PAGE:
To finish off the day we attended the Mickey and Minnie mouse 90th birthday dance party on Main Street. With a gaggle of Disney songs remixed (quite well) into a dance beat, it was a rocking time as projections flowed over every facade down main street, accompanied by a thousand spotlights all waving in patterns to the beat (even around the castle, which was half-covered in scrim for maintenance — you can see it in the image above).
As the lights returned to normal and the after-party music began, Shade and I continued to dance away, eliciting cheers and “right on!”s from other guests as they began to stream towards the exit. A powerfully fun end to a wonderful day.
“But mostly we just walked in companionable silence. Which I think might be the meaning of life. To be alongside people you love, fording the streams and climbing the hills together.”
Check out this amazing view of the space shuttle Endeavour breaking through the clouds during a launch in 2011!
(I swear it also looks like it was taken through a tilt-shift lens, which gives it that miniature look, but it might just be the unique perspective playing with our perception…)
There were many things that were amazing about my Sifu. I learned so very much from him. One of which he never taught me directly… he was simply an embodiment of it.
Sifu loved Kung Fu. That may seem like an unnecessary statement – of course Sifu loved Kung Fu, you’d think. After all, he practiced it diligently for so many years. But this is not just some matter-of-fact thing. Sifu loved Kung Fu for its own sake. When Sifu practiced, he practiced because of that simple enjoyment. There was no “in order to” behind it.
And that was the great insight, lesson, and wisdom he demonstrated.
Often times in our lives we take on something, practice something, or do something “in order to” accomplish, have, possess, or gain something else. We don’t do it just for the pleasure, satisfaction, or pure difference it might make in the world. We do it “in order to” get that other thing.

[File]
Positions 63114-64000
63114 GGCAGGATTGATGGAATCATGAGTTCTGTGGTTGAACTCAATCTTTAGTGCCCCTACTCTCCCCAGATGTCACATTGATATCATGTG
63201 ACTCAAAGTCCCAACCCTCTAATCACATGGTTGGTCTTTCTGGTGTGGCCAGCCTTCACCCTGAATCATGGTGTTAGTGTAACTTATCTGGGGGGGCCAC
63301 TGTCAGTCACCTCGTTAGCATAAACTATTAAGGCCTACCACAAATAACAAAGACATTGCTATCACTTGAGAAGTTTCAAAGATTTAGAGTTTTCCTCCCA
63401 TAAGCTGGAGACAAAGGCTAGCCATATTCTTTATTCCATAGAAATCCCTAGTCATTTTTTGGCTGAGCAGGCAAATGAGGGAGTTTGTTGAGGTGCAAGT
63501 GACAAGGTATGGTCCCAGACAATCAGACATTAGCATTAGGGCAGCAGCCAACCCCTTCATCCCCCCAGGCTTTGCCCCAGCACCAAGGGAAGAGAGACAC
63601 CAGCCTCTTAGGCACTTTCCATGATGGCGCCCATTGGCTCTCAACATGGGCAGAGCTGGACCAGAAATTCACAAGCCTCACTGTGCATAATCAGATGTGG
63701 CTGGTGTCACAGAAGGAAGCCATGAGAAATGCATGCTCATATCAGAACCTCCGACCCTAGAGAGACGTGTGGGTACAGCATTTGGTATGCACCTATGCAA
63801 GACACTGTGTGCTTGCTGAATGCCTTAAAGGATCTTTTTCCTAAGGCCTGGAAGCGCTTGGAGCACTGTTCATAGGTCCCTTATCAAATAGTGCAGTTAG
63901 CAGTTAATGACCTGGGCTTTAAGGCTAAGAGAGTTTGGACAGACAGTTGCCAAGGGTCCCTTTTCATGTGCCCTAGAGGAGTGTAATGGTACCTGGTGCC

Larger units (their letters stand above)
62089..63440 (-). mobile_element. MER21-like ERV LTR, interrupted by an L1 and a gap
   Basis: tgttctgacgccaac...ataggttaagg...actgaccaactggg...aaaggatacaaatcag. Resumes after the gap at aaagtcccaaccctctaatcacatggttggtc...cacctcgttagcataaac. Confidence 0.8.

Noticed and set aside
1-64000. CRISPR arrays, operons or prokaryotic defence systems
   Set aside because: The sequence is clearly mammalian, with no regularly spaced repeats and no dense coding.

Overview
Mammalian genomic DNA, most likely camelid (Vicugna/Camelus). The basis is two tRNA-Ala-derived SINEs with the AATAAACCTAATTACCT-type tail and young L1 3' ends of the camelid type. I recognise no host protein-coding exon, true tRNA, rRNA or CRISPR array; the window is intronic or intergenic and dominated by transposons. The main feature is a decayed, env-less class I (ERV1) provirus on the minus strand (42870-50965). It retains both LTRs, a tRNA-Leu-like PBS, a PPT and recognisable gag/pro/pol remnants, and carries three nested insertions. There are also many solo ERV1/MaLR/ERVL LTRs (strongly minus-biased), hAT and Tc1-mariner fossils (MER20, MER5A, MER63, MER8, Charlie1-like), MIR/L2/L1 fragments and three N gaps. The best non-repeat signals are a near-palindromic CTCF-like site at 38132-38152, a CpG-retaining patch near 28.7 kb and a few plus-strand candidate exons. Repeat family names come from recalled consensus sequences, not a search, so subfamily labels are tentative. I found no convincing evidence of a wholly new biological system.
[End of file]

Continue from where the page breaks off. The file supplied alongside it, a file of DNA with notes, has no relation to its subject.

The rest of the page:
We train martial arts in order to feel manly or not scared.
We run marathons in order to look sexy and have something impressive to tell others.
We take a job in order to make money*, because we want money in order to feel powerful.
We buy something in order to distract us.
We like a particular band to fit in socially
We seek conflict in order to avoid loneliness.
Sometimes we undertake things because of some perceived flaw in ourselves. Other times, we may not even be aware of the hidden purpose,** the “in order to” remaining hidden from our view. “I like it!” we think. “It’s just what’s needed,” we add. “I have no choice,” we finalize.
While these “in order to”s can be great motivators, pushing us with an intensity and persistence in our pursuit of that goal, they also rob us. Rob us of freedom, rob us of satisfaction, rob us of joy. Rob us of the experience of the moment. And, most ironically (though you can probably guess), they also rob us of our performance. They get in the very way of the thing we’re trying to get. If anything starts to slip, we become frantic. Small or large, any panic will stunt our game.
When we set aside our “in order to”s, new levels of growth and delight are available. When we practice, do, or take on something for its own sake, we free ourselves to play and dance. What we do becomes a self-expression, leaving us energized and fulfilled.
And In that space, we love it.
** Or we don’t want to admit it to ourselves…
Sometimes, when you do well in school you get a gold star. This particular school takes that notion in an almost literal way.
Shaped like a star, the layout of the school does a couple of cool things. Each radiant point houses a grade levels or two, each sporting its own design character as well as age-appropriate sizing. At the same time, grouping the shared and special functions by the centre creates the school unified and creates a strong communal point. It at the same time allows for separate environments and scale that allow the students to relate to the building and feel safe within, while still allowing the school to be a unified whole through interactions and gatherings in the communal core.
And what a core! The piece de resistance, the stair and open-air (and deconstructed) library and gallery seating and stage and who knows what else keeps the area alive and engaged with activity throughout the day while also being a powerful and ownable element in its own right.
The angled nature of each of the wings means that there’s no hallways per se; things are wide enough that the circulation can serve double duty as seminar and collaboration space. And if that wasn’t enough, the place is littered with smaller rooms and nooks and all sorts of great spaces for students to gather and do work or just socialize.
Wait… is that… a nook with a literal PIT of LEGO? (Well, I guess it is in Denmark) Man… I love this school even more now.
As a bonus, check out those wicked and very fun conceptual drawings of the building!
Compared to many of the institutional and staid schools that abound, this is a design that aims to make an engaging and delightful place for the students and teachers who spend so many hours there. Plus its design is geared towards natural ventilation, full of light, covered in solar panels, and aims outward towards playgrounds and parks and trails leading into the surrounding neighborhood. Splendidly done.